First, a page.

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How to Have a Great Time in Kaua'i

I just got back from 10 days on the island of Kaua'i, in Hawaii. And here is what I learned about how to have a good time in Kaua'i:

1.) Pack Appropriate Footwear. In general, all you're going to need in Kaua'i is a bathing suit, a pair of shorts, a shirt, a hat, and some sunglasses. But the footwear thing is key. I recommend at least a pair of flip-flops, a pair of "ocean shoes" like aqua-socks or something that cover your toes (Tevas won't do), a pair of loafers or street shoes, and a pair of hiking boots. Yes, that's four pairs of shoes. Why? Flip-flops for beach and poolside lounging. Ocean-shoes because everywhere you go on Kaua'i, including a few feet into the ocean, where you cannot see them, there are these cute, cuddly volcanic rocks that while they may look pretty will gladly cut a gash in your foot or lift one of your toe-nails off at the slightest provocation. After 10 days of wearing only moderately appropriate footwear, my feet look like I have marched across Europe with the Roman army, barefoot. Each knick and cut and bruise and gash tells the painful story of a mishap or mis-kick or ill-advised trip into the ocean. Bring the street shoes in case you go out. And the hiking boots because there are loads of great hiking trails on the island that you'll want to check out.

2.) Stay Hydrated. You will sweat. A lot. You will sweat sitting by the beach. You will sweat laying in your bed. You will sweat in the ocean. You will swallow salt water. You will (probably) drink alcohol, because you're on vacation. Therefore, if you're like me and you already sweat like a pig, you will need to to double, triple, hell quintuple the amounts of water you drink on a daily basis. Set new records. Push new boundaries. But hydrate, I tell you! Drink water like they're going to stop making the stuff. Then drink some more. I recommend many of the fine bottled waters available, artesian and otherwise. The tap water in Kaua'i is a little sweet and chemically.

3.) Have a Relative or Close Friend Who Lives on Kaua'i. This one is an absolute MUST. I recommend having a relative or close family friend who has lived in Kaua'i for at least 10 years and will put you up for free and squire you about the island in order to show you all of the best hiking, camping, and beach spots that only the most kamaaina of kamaaina know about. Don't have a relative or close family friend who lives in Kaua'i? Don't worry! You'll most likely spend your precious and extremely expensive trip driving around in your air conditioned rental car squinting at your GPS or mumbling to yourself as you pay $15 for a weak pina colada at your resort.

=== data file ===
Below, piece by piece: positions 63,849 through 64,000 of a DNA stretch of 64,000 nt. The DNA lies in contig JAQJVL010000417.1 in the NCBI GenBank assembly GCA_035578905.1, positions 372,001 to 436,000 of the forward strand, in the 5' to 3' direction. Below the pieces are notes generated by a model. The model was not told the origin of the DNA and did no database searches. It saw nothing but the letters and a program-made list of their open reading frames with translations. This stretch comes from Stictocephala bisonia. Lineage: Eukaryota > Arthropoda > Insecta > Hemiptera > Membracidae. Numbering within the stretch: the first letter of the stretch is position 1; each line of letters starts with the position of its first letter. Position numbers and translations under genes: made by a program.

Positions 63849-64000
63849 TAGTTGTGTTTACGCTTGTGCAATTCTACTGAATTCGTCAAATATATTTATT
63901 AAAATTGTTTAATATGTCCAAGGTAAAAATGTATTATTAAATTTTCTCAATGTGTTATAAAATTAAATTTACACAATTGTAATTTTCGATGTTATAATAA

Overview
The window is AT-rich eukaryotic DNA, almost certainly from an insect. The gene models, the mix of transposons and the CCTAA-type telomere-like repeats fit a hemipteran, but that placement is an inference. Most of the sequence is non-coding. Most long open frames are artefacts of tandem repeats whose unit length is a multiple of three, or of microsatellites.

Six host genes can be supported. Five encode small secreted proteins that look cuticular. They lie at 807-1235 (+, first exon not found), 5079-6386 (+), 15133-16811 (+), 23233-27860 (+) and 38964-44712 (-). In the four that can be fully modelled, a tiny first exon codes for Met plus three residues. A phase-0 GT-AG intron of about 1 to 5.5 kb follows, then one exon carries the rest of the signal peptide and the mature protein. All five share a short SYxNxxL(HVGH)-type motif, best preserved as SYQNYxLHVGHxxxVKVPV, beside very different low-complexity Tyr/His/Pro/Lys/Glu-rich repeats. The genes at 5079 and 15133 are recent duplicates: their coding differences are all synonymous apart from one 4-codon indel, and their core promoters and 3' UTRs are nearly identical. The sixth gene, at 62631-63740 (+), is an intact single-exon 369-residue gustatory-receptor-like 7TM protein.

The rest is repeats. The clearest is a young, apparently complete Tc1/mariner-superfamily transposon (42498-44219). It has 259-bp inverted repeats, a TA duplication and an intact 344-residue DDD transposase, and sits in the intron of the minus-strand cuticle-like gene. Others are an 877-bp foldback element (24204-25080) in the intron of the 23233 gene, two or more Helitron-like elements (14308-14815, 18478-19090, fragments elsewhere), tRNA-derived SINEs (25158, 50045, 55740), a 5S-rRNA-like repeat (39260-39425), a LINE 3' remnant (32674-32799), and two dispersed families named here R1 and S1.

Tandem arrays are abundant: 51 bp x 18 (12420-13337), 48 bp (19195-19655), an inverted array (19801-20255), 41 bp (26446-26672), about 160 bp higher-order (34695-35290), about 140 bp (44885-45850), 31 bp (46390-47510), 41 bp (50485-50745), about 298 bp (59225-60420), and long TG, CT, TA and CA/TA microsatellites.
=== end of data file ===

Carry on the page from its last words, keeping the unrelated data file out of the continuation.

"Nah, I'm good. But go ahead in! I'll be on shore
writing your obituary."
4.) Do Not Go Snorkeling in Heavy Chop. Found this one out the hard way, after swallowing and/or inhaling about a gallon of sea water and swimming as hard as I could, in place, at the convergence of two breakers, all while having a panic attack, and being about 10 yards from shore. Thus ending my fascination with snorkeling for a while. I'm gonna go out on a limb here and say, if you're a land lubber like me, maybe don't even go in the Pacific ocean any deeper than ankle level when there's any kind of surf. Period. My experience of the ocean was, until this trip, limited to the Atlantic, which, I have discovered, is a whole different ballgame than the Pacific. The Atlantic is like warm bathtub. The Pacific (whose name paradoxically means "peaceful in nature or intent") seems to me to be a vast, blue, pounding meat-grinder of a body of water, incessantly intent on chewing up and spitting out anything that dares venture any further than a few feet into it. Yeah, it's pretty and all, from a distance. But very soon after you enter into it and your feet lift off the bottom, you feel this creeping sensation that you are no longer in control, of anything, and that every moment from here on out until you touch ground again (and even when you touch ground) is going to be a struggle for your life.